Recent advances in ocular immunology and the development of clinically relevant animal models of uveitis provided a clear understanding of the immunopathology of uveitis, the role of cytokines, and methods of modulating the cytokine genes that are involved in induction and perpetuation of uveitis. Such advances led to the introduction of novel uveitis treatments using biological agents that target proinflammatory cytokines such as tumor necrosis factor alpha (TNFα) and other cytokines. Interestingly, several rhematological diseases share proinflammatory cytokines with uveitis. Monoclonal antibodies have been developed using genetic engineering techniques to neutralize TNFα; these anti-TNFα monoclonal antibodies were first introduced in the treatment of rheumatological diseases and were found to help minimize or eliminate symptoms related to rheumatoid arthritis and other related diseases. Subsequently, these same monoclonal antibodies were used to treat recalcitrant uveitis, uveitis related to Behcet's disease, and other uveitis entities with remarkable improvement in the uveal inflammation. However, these biological agents are associated with significant side effects, including reactivation of latent tuberculosis and exacerbation of demyelinating diseases; the treatment can even lead to the development of malignancy and suppression of the immune system, resulting in the development of various opportunistic systemic infections. Such significant side effects dictate that in noninfectious uveitis, these biological agents should be tried only when classic treatment with corticosteroids and other immunosuppressive drugs fails to control the intraocular inflammation. In the current issue, Mahendradas and Murthy discuss classic and evolving systemic and local treatments for uveitis. Since idiopathic uveitis is an organ-specific inflammation localized to the eye, local drug delivery is a good option. However, slow corticosteroid-releasing intraocular implants are associated with complications such as cataract and glaucoma. Ocular toxoplasmosis, a similarly localized retinal infection with secondary uveal inflammation, can be managed with intravitreal delivery of clindamycin. These are positive developments in the management of uveitis.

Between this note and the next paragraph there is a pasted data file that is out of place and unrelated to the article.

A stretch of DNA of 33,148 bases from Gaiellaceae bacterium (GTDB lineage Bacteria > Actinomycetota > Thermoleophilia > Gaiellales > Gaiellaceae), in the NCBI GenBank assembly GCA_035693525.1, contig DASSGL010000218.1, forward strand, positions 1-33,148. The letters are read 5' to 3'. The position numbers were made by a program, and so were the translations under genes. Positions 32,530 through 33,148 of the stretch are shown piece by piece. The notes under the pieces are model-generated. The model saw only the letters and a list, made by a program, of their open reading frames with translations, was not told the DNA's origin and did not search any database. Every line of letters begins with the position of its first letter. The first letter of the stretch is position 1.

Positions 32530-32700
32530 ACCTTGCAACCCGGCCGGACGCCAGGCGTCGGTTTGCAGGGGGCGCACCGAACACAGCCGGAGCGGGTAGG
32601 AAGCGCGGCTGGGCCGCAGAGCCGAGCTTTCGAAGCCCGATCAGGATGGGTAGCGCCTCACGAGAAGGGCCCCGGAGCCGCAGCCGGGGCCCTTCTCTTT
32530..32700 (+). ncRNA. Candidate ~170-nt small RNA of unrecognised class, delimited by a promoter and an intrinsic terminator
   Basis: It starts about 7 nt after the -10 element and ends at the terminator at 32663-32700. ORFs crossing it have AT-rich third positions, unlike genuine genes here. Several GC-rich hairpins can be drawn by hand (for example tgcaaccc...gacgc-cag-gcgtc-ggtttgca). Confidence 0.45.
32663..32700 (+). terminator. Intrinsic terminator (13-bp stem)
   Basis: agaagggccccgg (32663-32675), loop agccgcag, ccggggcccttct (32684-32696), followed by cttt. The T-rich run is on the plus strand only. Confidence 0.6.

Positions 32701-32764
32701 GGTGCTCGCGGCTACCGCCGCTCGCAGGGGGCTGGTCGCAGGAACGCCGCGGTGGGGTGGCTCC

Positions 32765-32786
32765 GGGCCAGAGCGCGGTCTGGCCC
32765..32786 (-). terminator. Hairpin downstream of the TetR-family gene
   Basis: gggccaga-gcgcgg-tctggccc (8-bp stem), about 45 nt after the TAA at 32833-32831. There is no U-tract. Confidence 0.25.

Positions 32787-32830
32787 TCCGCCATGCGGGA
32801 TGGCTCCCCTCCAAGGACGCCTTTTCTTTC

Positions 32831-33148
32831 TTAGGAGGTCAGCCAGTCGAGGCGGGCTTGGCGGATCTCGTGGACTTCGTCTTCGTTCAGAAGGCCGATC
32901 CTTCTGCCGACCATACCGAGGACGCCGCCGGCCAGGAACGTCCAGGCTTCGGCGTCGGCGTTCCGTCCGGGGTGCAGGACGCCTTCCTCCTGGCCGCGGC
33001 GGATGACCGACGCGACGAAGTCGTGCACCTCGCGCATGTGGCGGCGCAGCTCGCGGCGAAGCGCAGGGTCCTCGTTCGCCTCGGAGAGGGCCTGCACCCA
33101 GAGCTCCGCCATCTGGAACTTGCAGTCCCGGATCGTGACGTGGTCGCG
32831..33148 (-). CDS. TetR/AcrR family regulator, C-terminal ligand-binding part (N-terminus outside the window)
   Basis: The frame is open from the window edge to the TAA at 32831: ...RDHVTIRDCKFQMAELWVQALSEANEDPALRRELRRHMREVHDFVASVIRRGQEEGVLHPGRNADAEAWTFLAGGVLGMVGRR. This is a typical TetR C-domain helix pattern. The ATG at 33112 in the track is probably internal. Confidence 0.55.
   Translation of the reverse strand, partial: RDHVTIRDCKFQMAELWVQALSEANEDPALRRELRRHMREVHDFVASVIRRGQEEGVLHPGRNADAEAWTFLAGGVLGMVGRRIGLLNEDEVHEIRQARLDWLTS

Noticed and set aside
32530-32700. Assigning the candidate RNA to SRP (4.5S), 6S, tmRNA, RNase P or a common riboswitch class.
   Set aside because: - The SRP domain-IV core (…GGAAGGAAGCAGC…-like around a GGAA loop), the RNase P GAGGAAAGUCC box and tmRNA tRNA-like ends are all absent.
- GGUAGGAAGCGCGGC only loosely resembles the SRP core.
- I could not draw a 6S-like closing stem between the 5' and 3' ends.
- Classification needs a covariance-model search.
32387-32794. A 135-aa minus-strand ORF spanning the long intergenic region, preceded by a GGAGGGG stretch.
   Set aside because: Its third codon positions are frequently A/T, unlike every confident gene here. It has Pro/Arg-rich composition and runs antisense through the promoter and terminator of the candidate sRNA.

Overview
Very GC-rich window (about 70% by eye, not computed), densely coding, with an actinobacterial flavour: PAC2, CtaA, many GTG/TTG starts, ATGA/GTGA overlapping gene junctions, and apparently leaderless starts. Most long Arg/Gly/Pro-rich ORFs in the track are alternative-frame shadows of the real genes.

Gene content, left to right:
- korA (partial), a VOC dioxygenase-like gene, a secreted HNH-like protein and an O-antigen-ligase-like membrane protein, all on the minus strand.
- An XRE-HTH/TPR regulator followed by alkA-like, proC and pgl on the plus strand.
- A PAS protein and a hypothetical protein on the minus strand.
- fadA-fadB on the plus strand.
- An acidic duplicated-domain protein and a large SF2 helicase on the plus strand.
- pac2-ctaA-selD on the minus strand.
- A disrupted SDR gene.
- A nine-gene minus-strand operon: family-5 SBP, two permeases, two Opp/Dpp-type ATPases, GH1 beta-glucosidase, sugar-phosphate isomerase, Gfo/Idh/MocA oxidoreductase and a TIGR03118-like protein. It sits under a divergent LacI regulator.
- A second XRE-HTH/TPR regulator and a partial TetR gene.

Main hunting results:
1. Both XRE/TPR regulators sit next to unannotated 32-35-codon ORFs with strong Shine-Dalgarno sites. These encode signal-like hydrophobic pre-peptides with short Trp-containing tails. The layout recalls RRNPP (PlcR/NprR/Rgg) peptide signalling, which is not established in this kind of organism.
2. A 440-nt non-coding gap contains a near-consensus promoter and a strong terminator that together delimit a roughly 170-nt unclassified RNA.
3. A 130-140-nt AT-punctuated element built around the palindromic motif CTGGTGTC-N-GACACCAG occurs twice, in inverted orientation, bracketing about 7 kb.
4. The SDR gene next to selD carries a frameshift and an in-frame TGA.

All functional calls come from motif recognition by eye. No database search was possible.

Surgical interventions in uveitis are primarily directed at management of complications, including cataract development, glaucoma, epiretinal membrane formation, and cystoid macular edema. Murthy, Reddy and Sangwan summarize indications for surgical interventions with a primary goal of visual rehabilitation. It is interesting that the authors state the importance of surgical approaches in establishing an etiologic diagnosis. Although biopsy of iris and choroid is a rare indication in either the diagnosis and or management of uveitis, in clinically suspected cases of primary intraocular lymphoma, a combined retina-choroid biopsy is indicated since the lymphoma cells are preferentially localized at the level of Retinal Pigment Epithelium (RPE) or the subretinal space or may involve the retina.

Advances in ocular imaging techniques, including optical coherence tomography, autofluorescence, and wide-field imaging techniques make this an exciting period indeed in the diagnosis and treatment of uveitis entities. Furthermore, the introduction of PCR analysis of ocular fluids has provided a positive impact in establishing or supporting an etiologic diagnosis of infectious uveitis. Local drug delivery and introduction of biological agents have provided novel approaches to the management of recalcitrant uveitis. Combining the medical treatment of uveitis with a surgical approach to accomplish visual rehabilitation should help to reduce blindness caused by uveitis and related intraocular inflammations.

© 2013 Indian Journal of Ophthalmology | Published by Wolters Kluwer – Medknow